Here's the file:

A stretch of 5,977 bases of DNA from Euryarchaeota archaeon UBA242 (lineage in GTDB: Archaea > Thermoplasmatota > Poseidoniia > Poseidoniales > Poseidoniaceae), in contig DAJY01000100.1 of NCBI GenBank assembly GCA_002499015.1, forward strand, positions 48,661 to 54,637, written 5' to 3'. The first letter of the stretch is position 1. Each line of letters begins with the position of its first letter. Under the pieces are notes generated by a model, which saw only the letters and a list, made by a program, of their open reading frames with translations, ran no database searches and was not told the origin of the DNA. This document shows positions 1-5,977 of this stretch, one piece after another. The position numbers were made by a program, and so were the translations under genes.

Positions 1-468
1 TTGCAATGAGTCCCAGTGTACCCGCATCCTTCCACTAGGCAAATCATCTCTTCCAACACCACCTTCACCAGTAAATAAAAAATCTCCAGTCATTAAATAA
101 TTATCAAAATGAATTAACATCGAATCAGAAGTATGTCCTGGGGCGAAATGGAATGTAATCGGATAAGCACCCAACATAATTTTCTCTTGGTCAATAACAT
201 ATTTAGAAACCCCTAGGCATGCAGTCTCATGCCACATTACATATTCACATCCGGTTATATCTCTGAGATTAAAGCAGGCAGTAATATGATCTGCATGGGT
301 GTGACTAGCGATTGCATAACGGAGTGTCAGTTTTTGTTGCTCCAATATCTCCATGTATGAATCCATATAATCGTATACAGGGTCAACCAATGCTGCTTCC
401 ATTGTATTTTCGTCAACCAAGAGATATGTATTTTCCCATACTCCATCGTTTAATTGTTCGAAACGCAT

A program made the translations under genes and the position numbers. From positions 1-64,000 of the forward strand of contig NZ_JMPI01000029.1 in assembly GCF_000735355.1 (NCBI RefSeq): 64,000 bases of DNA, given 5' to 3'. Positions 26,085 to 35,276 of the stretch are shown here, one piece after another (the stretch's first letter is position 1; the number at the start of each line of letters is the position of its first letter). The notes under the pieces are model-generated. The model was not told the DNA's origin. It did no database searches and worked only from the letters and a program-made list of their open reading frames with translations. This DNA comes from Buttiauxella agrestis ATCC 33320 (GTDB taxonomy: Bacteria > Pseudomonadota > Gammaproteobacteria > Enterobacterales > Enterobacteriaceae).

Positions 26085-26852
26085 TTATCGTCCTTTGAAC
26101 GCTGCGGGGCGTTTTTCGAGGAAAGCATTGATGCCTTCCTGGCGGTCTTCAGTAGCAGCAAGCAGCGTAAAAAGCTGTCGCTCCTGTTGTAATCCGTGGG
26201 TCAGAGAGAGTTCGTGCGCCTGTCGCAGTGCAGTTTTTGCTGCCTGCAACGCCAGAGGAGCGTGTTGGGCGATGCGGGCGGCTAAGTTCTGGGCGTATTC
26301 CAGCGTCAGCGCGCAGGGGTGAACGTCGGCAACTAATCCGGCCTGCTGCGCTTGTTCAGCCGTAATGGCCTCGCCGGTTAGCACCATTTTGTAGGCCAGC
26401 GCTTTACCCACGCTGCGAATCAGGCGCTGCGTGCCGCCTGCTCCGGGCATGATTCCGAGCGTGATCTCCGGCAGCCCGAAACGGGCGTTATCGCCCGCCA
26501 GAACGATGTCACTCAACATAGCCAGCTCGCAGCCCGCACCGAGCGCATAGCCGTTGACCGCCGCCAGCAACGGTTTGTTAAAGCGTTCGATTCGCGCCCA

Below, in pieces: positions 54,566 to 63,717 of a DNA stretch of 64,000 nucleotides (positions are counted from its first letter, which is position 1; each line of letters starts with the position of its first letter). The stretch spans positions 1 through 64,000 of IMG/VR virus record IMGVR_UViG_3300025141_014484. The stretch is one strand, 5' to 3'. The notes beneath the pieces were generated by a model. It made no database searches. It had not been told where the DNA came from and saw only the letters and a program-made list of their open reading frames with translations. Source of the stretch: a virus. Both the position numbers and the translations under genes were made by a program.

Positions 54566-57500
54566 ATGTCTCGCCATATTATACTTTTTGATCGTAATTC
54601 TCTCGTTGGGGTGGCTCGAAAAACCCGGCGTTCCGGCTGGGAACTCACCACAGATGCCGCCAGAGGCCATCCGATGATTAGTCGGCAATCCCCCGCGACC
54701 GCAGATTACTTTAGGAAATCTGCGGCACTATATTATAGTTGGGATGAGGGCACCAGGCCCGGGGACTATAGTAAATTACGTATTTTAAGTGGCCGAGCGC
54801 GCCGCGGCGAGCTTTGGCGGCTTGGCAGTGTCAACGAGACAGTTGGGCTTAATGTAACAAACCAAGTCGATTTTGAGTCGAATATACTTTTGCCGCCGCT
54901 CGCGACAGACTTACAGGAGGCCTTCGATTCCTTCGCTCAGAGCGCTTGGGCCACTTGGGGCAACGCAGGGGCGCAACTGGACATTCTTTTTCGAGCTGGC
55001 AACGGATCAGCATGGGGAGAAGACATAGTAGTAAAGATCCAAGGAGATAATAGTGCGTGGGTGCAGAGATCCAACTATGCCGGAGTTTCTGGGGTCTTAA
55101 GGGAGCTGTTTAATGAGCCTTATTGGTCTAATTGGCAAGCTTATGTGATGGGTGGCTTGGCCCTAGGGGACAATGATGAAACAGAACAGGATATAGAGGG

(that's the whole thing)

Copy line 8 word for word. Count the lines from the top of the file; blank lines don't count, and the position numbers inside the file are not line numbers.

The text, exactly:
A program made the translations under genes and the position numbers. From positions 1-64,000 of the forward strand of contig NZ_JMPI01000029.1 in assembly GCF_000735355.1 (NCBI RefSeq): 64,000 bases of DNA, given 5' to 3'. Positions 26,085 to 35,276 of the stretch are shown here, one piece after another (the stretch's first letter is position 1; the number at the start of each line of letters is the position of its first letter). The notes under the pieces are model-generated. The model was not told the DNA's origin. It did no database searches and worked only from the letters and a program-made list of their open reading frames with translations. This DNA comes from Buttiauxella agrestis ATCC 33320 (GTDB taxonomy: Bacteria > Pseudomonadota > Gammaproteobacteria > Enterobacterales > Enterobacteriaceae).